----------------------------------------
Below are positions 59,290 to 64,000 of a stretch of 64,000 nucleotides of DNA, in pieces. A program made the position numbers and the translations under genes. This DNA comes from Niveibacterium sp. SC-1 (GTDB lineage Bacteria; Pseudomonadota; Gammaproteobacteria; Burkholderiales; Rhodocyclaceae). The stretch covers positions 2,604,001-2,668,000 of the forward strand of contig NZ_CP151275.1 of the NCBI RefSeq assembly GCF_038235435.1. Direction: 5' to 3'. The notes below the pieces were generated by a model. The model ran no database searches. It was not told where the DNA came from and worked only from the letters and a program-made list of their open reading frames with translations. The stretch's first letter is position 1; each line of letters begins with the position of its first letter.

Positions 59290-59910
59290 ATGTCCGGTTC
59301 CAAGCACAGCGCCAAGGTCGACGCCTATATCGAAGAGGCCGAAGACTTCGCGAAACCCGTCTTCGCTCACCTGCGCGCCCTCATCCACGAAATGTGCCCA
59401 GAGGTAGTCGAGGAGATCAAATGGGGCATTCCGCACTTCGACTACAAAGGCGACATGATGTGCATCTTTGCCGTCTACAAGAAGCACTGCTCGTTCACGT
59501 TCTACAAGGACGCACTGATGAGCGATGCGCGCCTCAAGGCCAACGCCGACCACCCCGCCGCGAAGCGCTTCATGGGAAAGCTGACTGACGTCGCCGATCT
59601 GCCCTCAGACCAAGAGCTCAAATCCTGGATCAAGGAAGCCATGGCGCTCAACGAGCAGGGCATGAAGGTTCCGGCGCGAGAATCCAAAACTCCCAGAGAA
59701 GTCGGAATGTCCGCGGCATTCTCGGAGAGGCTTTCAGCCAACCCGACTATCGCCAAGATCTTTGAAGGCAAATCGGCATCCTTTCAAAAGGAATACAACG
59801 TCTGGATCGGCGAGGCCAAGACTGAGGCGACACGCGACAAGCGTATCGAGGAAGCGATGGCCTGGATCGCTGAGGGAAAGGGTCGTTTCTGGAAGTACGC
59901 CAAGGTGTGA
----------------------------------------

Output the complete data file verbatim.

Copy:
Below are positions 59,290 to 64,000 of a stretch of 64,000 nucleotides of DNA, in pieces. A program made the position numbers and the translations under genes. This DNA comes from Niveibacterium sp. SC-1 (GTDB lineage Bacteria; Pseudomonadota; Gammaproteobacteria; Burkholderiales; Rhodocyclaceae). The stretch covers positions 2,604,001-2,668,000 of the forward strand of contig NZ_CP151275.1 of the NCBI RefSeq assembly GCF_038235435.1. Direction: 5' to 3'. The notes below the pieces were generated by a model. The model ran no database searches. It was not told where the DNA came from and worked only from the letters and a program-made list of their open reading frames with translations. The stretch's first letter is position 1; each line of letters begins with the position of its first letter.

Positions 59290-59910
59290 ATGTCCGGTTC
59301 CAAGCACAGCGCCAAGGTCGACGCCTATATCGAAGAGGCCGAAGACTTCGCGAAACCCGTCTTCGCTCACCTGCGCGCCCTCATCCACGAAATGTGCCCA
59401 GAGGTAGTCGAGGAGATCAAATGGGGCATTCCGCACTTCGACTACAAAGGCGACATGATGTGCATCTTTGCCGTCTACAAGAAGCACTGCTCGTTCACGT
59501 TCTACAAGGACGCACTGATGAGCGATGCGCGCCTCAAGGCCAACGCCGACCACCCCGCCGCGAAGCGCTTCATGGGAAAGCTGACTGACGTCGCCGATCT
59601 GCCCTCAGACCAAGAGCTCAAATCCTGGATCAAGGAAGCCATGGCGCTCAACGAGCAGGGCATGAAGGTTCCGGCGCGAGAATCCAAAACTCCCAGAGAA
59701 GTCGGAATGTCCGCGGCATTCTCGGAGAGGCTTTCAGCCAACCCGACTATCGCCAAGATCTTTGAAGGCAAATCGGCATCCTTTCAAAAGGAATACAACG
59801 TCTGGATCGGCGAGGCCAAGACTGAGGCGACACGCGACAAGCGTATCGAGGAAGCGATGGCCTGGATCGCTGAGGGAAAGGGTCGTTTCTGGAAGTACGC
59901 CAAGGTGTGA